The phase-one agreement should be completed and signed “over the next four weeks,” Trump said, and the phase-two negotiations would start “almost immediately after” that.

“We’re going to be in Chile in five weeks,” he said, implying that there could be “a formal signing” with Chinese leader Xi Jinping. The leaders will meet at an Asia-Pacific Economic Cooperation summit in mid-November.

During their meeting, Liu handed a letter from Xi to Trump.

“We have made substantial progress in many fields. We are happy about it,” Liu said. “We’ll continue to make efforts.”

When asked whether he brought up the investigation of former Vice President Joe Biden during the negotiations, Trump said, “I have not brought up Joe Biden. China can do whatever they want with respect to the Bidens.”

With respect to blacklisted Chinese telecom firm Huawei, Lighthizer said, “It’s not part of this agreement. That’s a separate process.”

Stocks Rallied

Optimism surged on Oct. 10 after media reports suggested there could be a partial agreement between the United States and China.

The Dow Jones Industrial Average jumped more than 300 points (1.2 percent) and the S&P 500 gained 1.1 percent on Oct. 11.

Chinese stocks also rallied on hopes of progress in the trade talks. Hong Kong’s Hang Seng closed the day 2.3 percent higher and the Shanghai Composite gained 0.9 percent.

Trump voiced optimism in a series of tweets on Oct. 11, before his meeting with the Chinese vice premier.

“Good things are happening at China Trade Talk Meeting. Warmer feelings than in recent past, more like the Old Days,” Trump wrote.

In another tweet, he said that “one of the great things about the China Deal is the fact that, for various reasons, we do not have to go through the very long and politically complex Congressional Approval Process. When the deal is fully negotiated, I sign it myself on behalf of our Country. Fast and Clean!”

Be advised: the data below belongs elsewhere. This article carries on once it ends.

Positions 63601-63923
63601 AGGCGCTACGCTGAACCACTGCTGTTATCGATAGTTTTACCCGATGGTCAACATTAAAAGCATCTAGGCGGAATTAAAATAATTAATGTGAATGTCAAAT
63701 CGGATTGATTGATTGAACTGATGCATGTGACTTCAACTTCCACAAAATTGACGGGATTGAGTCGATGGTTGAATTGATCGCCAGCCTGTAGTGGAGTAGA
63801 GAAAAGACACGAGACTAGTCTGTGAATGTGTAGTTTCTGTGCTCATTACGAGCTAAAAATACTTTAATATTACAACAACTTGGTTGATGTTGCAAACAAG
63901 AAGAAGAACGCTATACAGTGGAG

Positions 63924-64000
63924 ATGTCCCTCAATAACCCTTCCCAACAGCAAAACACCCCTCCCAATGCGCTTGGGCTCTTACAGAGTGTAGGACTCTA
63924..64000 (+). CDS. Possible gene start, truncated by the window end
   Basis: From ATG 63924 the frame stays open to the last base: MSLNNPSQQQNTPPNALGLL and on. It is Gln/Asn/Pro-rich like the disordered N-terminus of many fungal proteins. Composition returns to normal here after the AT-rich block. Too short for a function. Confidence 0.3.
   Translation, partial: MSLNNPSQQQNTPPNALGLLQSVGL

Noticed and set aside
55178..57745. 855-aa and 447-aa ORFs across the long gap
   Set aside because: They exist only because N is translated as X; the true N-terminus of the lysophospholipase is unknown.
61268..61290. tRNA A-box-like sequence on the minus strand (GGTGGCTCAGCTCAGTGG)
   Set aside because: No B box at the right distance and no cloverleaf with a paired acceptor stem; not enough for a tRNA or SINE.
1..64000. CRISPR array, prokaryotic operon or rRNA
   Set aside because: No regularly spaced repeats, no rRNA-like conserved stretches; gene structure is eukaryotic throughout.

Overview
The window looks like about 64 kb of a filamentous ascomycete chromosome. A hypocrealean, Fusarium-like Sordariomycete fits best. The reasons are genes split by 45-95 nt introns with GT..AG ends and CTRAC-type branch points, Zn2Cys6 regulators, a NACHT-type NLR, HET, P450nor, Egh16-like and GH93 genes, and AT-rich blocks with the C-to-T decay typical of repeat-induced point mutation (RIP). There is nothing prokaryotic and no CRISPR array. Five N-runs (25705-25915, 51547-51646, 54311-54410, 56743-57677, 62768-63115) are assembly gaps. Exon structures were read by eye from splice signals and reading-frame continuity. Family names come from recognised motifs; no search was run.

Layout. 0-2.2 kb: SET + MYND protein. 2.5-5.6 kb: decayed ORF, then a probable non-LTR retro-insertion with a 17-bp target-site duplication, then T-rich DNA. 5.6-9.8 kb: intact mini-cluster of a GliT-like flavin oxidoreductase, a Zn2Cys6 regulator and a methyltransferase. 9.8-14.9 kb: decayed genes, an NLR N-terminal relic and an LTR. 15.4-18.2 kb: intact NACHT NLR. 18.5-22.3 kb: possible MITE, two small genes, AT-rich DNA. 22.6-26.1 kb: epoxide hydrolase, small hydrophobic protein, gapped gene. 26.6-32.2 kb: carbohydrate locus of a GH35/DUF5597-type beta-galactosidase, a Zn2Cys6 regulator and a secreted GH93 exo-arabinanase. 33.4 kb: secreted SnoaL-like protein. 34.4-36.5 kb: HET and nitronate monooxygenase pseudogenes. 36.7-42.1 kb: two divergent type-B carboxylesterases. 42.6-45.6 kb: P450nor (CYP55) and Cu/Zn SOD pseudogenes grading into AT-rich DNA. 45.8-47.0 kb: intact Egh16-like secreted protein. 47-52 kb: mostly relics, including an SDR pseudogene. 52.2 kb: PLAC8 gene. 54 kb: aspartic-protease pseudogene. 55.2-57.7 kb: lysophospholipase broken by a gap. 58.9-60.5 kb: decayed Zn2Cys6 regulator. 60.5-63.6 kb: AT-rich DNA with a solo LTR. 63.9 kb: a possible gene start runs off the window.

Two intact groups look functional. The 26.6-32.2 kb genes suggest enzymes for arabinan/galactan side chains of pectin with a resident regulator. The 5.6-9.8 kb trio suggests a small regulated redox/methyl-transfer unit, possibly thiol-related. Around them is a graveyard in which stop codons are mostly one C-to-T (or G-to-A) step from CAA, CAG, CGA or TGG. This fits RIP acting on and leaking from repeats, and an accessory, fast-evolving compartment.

A Comprehensive Deal

Markets welcomed the partial deal, which lays the groundwork for a broader trade pact between the United States and China.

With the Oct. 11 deal, the administration is “trying to essentially continue to portray confidence to the market,” said Robert Spalding, China expert and author of the book, “Stealth War: How China Took Over While America’s Elite Slept.”

“The idea is to make investors more confident so they’re willing to invest,” he said.

However, he doubts that it will lead to a more comprehensive deal in the future, which would require Beijing to deliver broad structural reforms demanded by Washington.

“The Chinese Communist Party is not interested in a comprehensive deal. Period,” he said.

The world’s two biggest economies have for more than a year been embroiled in a tit-for-tat trade war. Trump launched a tariff campaign early last year as part of a strategy to end China’s decades-long unfair trade practices. He repeatedly denounced Beijing for embracing policies including market barriers, state subsidies, currency manipulation, product dumping, forced technology transfers, and the theft of intellectual property and trade secrets.

In September, Trump delayed a tariff increase on $250 billion of Chinese goods to Oct. 15 in a gesture of goodwill, taking into account China’s Oct. 1 holiday. The Chinese regime, in response, exempted U.S. pork and soybeans from additional tariffs, and has recently made big purchases of U.S. soybeans.

Last week, the U.S. Commerce Department blacklisted 28 Chinese entities, including eight technology and surveillance firms, because of their involvement in human rights abuses in China’s northwestern region of Xinjiang. The U.S. State Department also imposed visa restrictions on Chinese officials involved.

Emel Akan
Emel Akan
Emel Akan is White House economic policy reporter in Washington, D.C. Previously she worked in the financial sector as an investment banker at JPMorgan and as a consultant at PwC. She graduated with a master’s degree in business administration from Georgetown University.